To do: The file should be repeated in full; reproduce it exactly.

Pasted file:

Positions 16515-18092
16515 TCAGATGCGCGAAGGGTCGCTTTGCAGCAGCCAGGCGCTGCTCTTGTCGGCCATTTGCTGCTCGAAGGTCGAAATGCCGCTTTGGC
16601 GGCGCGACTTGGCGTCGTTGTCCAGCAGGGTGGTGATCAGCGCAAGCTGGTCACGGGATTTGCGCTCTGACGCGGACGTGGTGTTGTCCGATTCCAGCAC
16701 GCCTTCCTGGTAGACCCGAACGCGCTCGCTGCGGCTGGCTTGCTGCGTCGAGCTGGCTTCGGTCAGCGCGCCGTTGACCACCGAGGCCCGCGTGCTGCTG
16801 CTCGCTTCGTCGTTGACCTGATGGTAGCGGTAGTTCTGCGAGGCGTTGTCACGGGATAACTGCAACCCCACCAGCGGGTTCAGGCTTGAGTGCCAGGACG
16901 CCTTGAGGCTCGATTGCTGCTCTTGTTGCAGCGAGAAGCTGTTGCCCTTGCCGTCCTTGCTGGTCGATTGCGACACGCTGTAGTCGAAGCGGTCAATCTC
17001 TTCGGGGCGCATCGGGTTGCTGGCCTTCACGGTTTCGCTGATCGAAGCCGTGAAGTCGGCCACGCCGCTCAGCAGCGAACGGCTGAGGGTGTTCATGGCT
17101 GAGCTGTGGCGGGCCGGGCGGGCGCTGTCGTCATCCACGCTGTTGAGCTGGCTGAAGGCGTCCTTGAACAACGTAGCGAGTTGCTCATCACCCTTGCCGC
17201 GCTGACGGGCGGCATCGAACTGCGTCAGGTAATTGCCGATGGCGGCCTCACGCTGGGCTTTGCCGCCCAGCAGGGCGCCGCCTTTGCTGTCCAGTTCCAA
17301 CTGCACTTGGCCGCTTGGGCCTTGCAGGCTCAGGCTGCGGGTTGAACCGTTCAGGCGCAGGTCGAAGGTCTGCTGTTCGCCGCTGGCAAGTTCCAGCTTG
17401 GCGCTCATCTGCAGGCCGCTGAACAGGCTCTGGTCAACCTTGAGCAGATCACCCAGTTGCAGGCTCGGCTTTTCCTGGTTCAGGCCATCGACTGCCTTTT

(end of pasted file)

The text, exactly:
Positions 16515-18092
16515 TCAGATGCGCGAAGGGTCGCTTTGCAGCAGCCAGGCGCTGCTCTTGTCGGCCATTTGCTGCTCGAAGGTCGAAATGCCGCTTTGGC
16601 GGCGCGACTTGGCGTCGTTGTCCAGCAGGGTGGTGATCAGCGCAAGCTGGTCACGGGATTTGCGCTCTGACGCGGACGTGGTGTTGTCCGATTCCAGCAC
16701 GCCTTCCTGGTAGACCCGAACGCGCTCGCTGCGGCTGGCTTGCTGCGTCGAGCTGGCTTCGGTCAGCGCGCCGTTGACCACCGAGGCCCGCGTGCTGCTG
16801 CTCGCTTCGTCGTTGACCTGATGGTAGCGGTAGTTCTGCGAGGCGTTGTCACGGGATAACTGCAACCCCACCAGCGGGTTCAGGCTTGAGTGCCAGGACG
16901 CCTTGAGGCTCGATTGCTGCTCTTGTTGCAGCGAGAAGCTGTTGCCCTTGCCGTCCTTGCTGGTCGATTGCGACACGCTGTAGTCGAAGCGGTCAATCTC
17001 TTCGGGGCGCATCGGGTTGCTGGCCTTCACGGTTTCGCTGATCGAAGCCGTGAAGTCGGCCACGCCGCTCAGCAGCGAACGGCTGAGGGTGTTCATGGCT
17101 GAGCTGTGGCGGGCCGGGCGGGCGCTGTCGTCATCCACGCTGTTGAGCTGGCTGAAGGCGTCCTTGAACAACGTAGCGAGTTGCTCATCACCCTTGCCGC
17201 GCTGACGGGCGGCATCGAACTGCGTCAGGTAATTGCCGATGGCGGCCTCACGCTGGGCTTTGCCGCCCAGCAGGGCGCCGCCTTTGCTGTCCAGTTCCAA
17301 CTGCACTTGGCCGCTTGGGCCTTGCAGGCTCAGGCTGCGGGTTGAACCGTTCAGGCGCAGGTCGAAGGTCTGCTGTTCGCCGCTGGCAAGTTCCAGCTTG
17401 GCGCTCATCTGCAGGCCGCTGAACAGGCTCTGGTCAACCTTGAGCAGATCACCCAGTTGCAGGCTCGGCTTTTCCTGGTTCAGGCCATCGACTGCCTTTT